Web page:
Contacting Your New Roommate For The First Time


If you haven’t already, pretty soon you’ll be finding out who your roommate is going to be for freshmen year. It can be very nerve-wracking to contact your new roommate for the first time, so here are a few tips to help you combat the nerves and make a good first impression.

Contacting your new roommate for the first time

Use social media.

The first thing most people will do when they find out the name of their roommate is stalk them on social media sites. This can be a good way to find out things like what kind of music they like, movies they watch, what their hobbies are. However, be careful about judging them before you actually get to know them. Not everyone is exactly the same on Facebook, Twitter or Instagram as they are in real life; so go ahead and check out their profile, but don’t let ideas form in your head about who they are just from that.

Spy

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Take a moment to look at your own profiles, too. Do they represent you the way you would like? I know that around the time when I first found out who my roommate would be, my profile picture on Facebook was of a lone tree in the middle of a field (it was an inside joke with a few of my friends). Knowing that my future roommate was probably going to be some Facebook stalking of her own, I quickly changed my profile before reaching out to her.

Make a quick introduction via Email.

Most initial contacts are done via the Internet, making email a great option for a quick introduction, and to get the first conversation started. When you decide to contact them, try something simple like, “Hey, I’m (your name), your new roommate, and I just wanted to introduce myself before we moved in together!” You can add in a few facts like your major and where you are from, and then just let the conversation flow from there. Once the conversation has begun, a few initial questions you might want to ask are: Where are they are from? How many siblings do they have? How was high school for them? What is their major? Are they going to be involved in any campus activities or sports.

new roommate  Carly

Be sure to discuss some key topics.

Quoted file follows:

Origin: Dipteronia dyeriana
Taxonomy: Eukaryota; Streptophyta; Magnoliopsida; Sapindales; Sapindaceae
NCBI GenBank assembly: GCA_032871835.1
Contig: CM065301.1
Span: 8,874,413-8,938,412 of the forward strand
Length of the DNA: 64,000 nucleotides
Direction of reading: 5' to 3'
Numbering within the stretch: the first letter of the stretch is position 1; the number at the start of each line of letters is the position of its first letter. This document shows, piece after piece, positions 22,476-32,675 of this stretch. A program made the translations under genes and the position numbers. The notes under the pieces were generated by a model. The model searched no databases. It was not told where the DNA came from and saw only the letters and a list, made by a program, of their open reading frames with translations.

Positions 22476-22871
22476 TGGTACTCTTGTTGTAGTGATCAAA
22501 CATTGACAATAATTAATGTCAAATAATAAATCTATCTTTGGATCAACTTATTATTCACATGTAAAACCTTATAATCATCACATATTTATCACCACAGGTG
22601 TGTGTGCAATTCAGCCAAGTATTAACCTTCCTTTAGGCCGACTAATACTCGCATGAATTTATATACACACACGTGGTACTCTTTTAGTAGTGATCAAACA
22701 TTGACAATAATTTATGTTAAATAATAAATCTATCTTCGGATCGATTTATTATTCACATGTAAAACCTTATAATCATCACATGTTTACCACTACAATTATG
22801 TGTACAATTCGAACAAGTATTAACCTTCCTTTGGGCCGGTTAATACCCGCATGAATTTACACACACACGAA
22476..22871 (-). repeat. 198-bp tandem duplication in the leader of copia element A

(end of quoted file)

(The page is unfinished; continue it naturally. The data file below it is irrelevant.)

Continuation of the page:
Besides learning the little things about each other, there are certain topics you should make sure you understand before moving in with each other so you are prepared for one another’s living styles. Here are few essential things to know before hand:

  • How neat or messy you are
  • What time you like to go to bed
  • What time you like to be up in the morning
  • If you like to listen to music when you do work
  • How each of you feel about having friends in the room
  • Will guys be allowed to spend the night?
  • How hot or cold do you like the room
  • Who is bringing what (microwave, fridge, etc.)

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Make sure you evaluate your living style honestly. It’s no use lying about how neat you are, or how late you stay up, because your roommate will find out the truth eventually. When you first start talking with your roommate, if you’re honest, you can compromise on things and set schedules if you find that there are certain things that you do differently. For example, if you need absolute quiet when you study, you can set up times when your roommate will be out, like if she has practice or a club meeting. This will help to avoid conflicts later on because you both will have a better notion of what to expect.

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Don’t be afraid to give them a call.

You should try and talk on the phone with your roommate at least once before you move in. You can text back and forth for a while and when it feels like it won’t be super weird, have a phone chat.  You’ll get to know your roommate better. The call can even just be about which roommate is bringing what- you shouldn’t be spilling life secrets or anything. If you live nearby each other, try and meet up and hang out a few times. See how you get along so you’ll be fully prepared when it comes time to move in with each other. Plus it will help make you feel like you are not moving in with a complete stranger.

call me maybe

What to avoid.

While it’s perfectly okay to follow each other and share some fun pictures, avoid sending your roommate-to-be tons of Snapchats or start liking everything they post. I can assure you this will look like you’re trying too hard, or worse, it will just come off creepy. Your future roommate will (hopefully) become your bff, but remember, friendships like this take time.

Also, while we encourage being upfront with your roommate, some things are better left unsaid before you meet him/her in person. You can say that you are more of a night owl and like to party, without bragging about all the shots you are planning on taking. You can say that you like to keep things clean and tidy, without mentioning that you’re totally OCD about your stuff being out of place. Remember that living with someone in a college dorm will involve some adjustments on both parts.

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Something to keep in mind…

Don’t expect that you and your roommate will be best friends. Getting along with your roommate is important to having an enjoyable first year, but that doesn’t mean that you are going to be inseparable. While this does sometimes happen; it doesn’t hurt to branch out and meet new people and just be friendly with your roommate.

Meeting a new roommate for the first time is never an easy thing to do, but just follow these few tips and you should have no problem! Unless you have the infamous crazy roommate, in which case nothing can help.

Featured image source: tumblr.com

 

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